Responding to Snowden’s leaks about the endemic surveillance of the UK citizenry, then-Foreign Minister William Hague reassured people with the familiar mantra: if you’ve done nothing wrong, you’ve nothing to fear. Even if that were true – and the documented misuse of metadata, and alarming effects of networked, algorithmic databases tells us that it wasn’t – what about the future? Can we be certain that the data portraits being constructed for each of us now will not be incriminating in days to come? That future Lords of Information will not use them to sift populations into “inner” and “outer”, “desirable” and “undesirable”?
Back to the future, to “Romanticism and the Future,” which wrapped up earlier this evening. The hosts, Evy Varsamopoulou and Maria Varsam, co-ordinated it with remarkable energy and a vivid sense of purpose. The event felt timely and significant throughout. Topics ranged from Continental philosophy and contingency to prophecy and myth, with all the papers finding intriguing purchase on the ways in which Romanticism attempted to imagine the shape of future possible societies. It was convivial from start to finish. Such social and intellectual exchange, it’s worth remembering, lay at the centre of the Romantic project, with the two modes of exchange coming together in “conversation”. Then, as now, the surveilling of conversations, of networks of conversers, threatened – threatens – to place a chill on the free exchange of ideas and the flow of social agency alike.
Over sardines at Theo’s fish restaurant in Paphos Harbour, Keats’s biographer, Nicholas Roe and I are drafting the “call for papers” for the second Keats Foundation bicentenary conference, which we’re organizing together with fellow Romanticist, Sarah Wootton. Scheduled for 1-3 May 2015, it follows the “John Keats and his Circle” conference at Keats House, Hampstead, last May, which was tremendous fun. Next year’s gathering, entitled "John Keats: Poet-Physician, Physician-Poet, 1815-1821", will be held on the 29th floor of Guy’s Hospital tower, with vertiginous views over the city of London. In addition to a full programme of papers reflecting on Keats and medical culture in the Romantic era, the conference will include a talk over wine in the Old Operating Theatre, and a reception in the wooden-panelled private rooms of London's last surviving mail coach inn with courtyard, the sixteenth-century George Inn. We’ve kept prices low, and academics, postgraduates and members of the public are equally welcome to attend.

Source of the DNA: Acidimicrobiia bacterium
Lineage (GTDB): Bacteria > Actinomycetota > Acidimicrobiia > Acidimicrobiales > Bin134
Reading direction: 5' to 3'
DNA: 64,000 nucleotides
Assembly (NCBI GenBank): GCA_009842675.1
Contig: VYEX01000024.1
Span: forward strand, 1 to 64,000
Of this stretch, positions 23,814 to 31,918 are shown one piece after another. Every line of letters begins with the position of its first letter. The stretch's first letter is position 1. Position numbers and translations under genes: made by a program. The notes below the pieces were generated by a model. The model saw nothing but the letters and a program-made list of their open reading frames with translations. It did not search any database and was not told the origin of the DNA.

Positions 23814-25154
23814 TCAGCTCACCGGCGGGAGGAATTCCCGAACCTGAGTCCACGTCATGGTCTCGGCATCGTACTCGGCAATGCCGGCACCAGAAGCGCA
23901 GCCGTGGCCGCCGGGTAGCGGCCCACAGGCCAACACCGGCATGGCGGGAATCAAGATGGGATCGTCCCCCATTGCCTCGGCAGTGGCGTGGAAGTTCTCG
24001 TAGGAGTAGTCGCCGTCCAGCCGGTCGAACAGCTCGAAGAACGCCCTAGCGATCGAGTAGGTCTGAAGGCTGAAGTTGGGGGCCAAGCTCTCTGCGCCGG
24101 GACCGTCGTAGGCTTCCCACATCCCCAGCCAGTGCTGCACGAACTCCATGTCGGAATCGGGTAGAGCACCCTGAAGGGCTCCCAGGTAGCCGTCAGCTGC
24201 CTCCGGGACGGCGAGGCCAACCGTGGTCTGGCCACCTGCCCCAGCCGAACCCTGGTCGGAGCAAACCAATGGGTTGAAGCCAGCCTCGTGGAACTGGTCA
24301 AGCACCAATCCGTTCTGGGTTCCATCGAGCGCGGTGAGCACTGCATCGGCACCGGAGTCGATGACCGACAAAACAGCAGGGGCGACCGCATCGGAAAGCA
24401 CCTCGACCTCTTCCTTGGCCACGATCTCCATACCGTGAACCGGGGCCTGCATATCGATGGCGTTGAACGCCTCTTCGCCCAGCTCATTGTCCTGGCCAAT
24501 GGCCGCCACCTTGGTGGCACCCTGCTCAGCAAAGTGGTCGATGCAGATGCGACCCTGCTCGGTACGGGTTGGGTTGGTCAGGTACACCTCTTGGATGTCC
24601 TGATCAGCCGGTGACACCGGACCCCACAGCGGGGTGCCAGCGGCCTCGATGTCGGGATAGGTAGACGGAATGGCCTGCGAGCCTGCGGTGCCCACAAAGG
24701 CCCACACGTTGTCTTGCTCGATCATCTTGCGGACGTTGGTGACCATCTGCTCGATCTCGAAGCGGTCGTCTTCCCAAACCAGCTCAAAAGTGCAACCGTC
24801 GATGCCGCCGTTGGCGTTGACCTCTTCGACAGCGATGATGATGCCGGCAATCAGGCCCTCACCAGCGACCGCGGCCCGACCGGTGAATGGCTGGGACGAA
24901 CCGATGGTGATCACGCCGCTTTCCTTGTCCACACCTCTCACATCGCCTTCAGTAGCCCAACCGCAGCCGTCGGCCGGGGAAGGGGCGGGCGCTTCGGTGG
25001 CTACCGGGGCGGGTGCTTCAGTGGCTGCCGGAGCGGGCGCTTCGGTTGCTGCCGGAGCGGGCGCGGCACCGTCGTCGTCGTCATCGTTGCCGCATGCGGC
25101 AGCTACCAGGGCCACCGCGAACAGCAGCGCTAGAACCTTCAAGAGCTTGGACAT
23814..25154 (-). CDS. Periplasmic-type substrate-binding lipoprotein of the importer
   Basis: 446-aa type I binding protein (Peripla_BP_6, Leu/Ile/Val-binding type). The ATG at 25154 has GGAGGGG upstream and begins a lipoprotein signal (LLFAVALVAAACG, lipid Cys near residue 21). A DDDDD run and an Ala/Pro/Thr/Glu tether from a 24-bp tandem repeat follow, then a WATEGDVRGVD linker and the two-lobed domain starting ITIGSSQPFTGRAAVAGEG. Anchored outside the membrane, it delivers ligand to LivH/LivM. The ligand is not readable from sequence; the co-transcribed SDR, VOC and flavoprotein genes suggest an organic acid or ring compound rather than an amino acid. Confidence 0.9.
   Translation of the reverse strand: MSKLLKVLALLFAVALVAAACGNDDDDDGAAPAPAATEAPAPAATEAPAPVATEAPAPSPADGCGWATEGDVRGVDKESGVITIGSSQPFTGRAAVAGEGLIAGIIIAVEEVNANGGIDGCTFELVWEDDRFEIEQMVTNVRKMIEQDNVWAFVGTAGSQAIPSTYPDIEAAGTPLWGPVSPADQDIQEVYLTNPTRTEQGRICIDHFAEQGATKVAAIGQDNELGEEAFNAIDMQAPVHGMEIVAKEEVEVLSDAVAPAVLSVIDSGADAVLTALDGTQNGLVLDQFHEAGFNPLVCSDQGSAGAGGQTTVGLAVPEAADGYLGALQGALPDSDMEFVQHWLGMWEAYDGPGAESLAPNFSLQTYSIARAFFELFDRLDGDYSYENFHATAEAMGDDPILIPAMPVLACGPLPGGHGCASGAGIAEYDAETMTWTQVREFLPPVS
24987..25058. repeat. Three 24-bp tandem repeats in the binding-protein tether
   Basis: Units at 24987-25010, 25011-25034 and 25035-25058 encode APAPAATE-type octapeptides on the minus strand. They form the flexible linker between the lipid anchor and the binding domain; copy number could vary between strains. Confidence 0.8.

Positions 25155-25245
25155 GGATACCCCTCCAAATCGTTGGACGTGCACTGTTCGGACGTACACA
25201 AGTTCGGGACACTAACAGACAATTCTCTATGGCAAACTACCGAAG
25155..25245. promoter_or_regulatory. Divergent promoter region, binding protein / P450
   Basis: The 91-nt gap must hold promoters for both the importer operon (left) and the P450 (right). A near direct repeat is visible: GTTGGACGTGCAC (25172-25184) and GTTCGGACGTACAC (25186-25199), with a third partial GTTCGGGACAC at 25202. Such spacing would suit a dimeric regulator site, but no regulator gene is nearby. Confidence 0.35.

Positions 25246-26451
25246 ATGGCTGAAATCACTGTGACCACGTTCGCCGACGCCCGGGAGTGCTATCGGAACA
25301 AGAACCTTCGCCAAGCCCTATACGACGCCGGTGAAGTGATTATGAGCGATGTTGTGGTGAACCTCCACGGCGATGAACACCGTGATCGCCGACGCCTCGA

As suggested conference themes appear on the back of one of Theo’s serviettes – infection, medical advances, dissection, hypochondria, pharmacopeia, surgery, madness – a tremendous electrical storm sends flashes of red and white light across the island’s skies, accompanied by low, but insistent rumblings.